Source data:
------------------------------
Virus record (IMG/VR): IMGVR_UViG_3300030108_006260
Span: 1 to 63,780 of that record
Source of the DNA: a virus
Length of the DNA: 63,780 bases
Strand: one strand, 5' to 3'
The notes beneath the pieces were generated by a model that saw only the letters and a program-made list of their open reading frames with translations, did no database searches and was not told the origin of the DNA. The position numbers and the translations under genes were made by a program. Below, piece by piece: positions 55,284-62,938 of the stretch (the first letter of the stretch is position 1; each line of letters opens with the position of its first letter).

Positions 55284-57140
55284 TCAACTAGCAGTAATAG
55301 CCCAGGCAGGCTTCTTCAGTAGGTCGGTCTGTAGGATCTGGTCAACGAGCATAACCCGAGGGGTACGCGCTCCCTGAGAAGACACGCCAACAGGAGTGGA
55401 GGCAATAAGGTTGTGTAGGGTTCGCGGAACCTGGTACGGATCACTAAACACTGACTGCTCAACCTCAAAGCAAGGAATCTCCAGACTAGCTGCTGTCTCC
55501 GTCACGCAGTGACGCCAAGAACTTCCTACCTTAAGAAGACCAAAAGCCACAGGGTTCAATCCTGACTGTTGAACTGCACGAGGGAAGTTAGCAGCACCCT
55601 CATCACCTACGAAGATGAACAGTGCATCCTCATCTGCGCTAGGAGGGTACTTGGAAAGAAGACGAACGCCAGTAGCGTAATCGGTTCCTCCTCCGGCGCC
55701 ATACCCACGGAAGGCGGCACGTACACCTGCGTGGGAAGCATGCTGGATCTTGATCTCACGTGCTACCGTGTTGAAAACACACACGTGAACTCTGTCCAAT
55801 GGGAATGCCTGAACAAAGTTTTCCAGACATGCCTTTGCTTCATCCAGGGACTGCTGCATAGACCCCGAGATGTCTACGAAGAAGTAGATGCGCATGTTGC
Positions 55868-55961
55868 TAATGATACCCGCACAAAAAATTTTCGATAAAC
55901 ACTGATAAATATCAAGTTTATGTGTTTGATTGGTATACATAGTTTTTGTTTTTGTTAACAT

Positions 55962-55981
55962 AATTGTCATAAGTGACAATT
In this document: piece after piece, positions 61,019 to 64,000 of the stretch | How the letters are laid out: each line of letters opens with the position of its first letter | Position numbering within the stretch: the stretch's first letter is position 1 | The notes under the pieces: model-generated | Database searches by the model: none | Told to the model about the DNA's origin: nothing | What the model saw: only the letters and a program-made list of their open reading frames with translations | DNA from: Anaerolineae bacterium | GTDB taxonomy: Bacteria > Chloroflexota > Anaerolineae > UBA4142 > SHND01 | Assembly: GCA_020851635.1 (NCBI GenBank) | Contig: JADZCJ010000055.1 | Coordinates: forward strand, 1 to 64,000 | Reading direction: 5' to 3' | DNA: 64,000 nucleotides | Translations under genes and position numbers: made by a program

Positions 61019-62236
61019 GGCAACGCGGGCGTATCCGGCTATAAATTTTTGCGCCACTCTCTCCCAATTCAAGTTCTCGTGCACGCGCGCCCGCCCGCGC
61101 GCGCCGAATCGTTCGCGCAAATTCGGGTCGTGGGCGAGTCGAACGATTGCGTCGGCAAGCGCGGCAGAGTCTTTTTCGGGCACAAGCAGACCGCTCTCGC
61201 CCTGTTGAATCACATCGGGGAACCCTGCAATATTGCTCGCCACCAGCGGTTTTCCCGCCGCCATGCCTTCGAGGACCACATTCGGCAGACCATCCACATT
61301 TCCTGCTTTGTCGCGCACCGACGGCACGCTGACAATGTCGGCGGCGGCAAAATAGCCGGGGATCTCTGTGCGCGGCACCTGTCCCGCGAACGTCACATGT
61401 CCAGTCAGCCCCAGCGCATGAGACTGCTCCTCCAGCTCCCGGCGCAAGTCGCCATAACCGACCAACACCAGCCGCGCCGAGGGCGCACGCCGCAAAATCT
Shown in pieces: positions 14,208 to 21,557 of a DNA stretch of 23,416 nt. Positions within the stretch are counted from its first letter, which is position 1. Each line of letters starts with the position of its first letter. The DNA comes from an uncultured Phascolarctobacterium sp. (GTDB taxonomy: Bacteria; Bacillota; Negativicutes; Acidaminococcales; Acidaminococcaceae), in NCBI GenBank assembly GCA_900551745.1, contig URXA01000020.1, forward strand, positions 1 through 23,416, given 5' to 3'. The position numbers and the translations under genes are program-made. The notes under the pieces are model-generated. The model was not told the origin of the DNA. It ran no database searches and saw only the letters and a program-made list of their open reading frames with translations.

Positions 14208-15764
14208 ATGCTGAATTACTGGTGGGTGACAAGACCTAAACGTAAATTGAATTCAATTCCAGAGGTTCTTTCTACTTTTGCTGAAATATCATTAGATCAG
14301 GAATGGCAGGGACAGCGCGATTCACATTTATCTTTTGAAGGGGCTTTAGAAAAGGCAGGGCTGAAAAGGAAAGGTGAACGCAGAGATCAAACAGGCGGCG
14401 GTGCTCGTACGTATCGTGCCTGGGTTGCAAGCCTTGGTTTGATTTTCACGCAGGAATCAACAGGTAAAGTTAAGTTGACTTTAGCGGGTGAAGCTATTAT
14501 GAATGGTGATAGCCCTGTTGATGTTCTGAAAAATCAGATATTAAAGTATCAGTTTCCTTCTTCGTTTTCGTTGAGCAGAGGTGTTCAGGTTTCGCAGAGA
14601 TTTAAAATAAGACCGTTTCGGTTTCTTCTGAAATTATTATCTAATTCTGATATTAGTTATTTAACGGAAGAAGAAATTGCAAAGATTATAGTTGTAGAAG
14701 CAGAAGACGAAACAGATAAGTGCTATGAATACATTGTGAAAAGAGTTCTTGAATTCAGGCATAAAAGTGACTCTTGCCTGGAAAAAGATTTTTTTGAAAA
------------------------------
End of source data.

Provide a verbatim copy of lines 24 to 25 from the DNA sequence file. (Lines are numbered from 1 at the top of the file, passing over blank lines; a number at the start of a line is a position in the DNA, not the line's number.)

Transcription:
61201 CCTGTTGAATCACATCGGGGAACCCTGCAATATTGCTCGCCACCAGCGGTTTTCCCGCCGCCATGCCTTCGAGGACCACATTCGGCAGACCATCCACATT
61301 TCCTGCTTTGTCGCGCACCGACGGCACGCTGACAATGTCGGCGGCGGCAAAATAGCCGGGGATCTCTGTGCGCGGCACCTGTCCCGCGAACGTCACATGT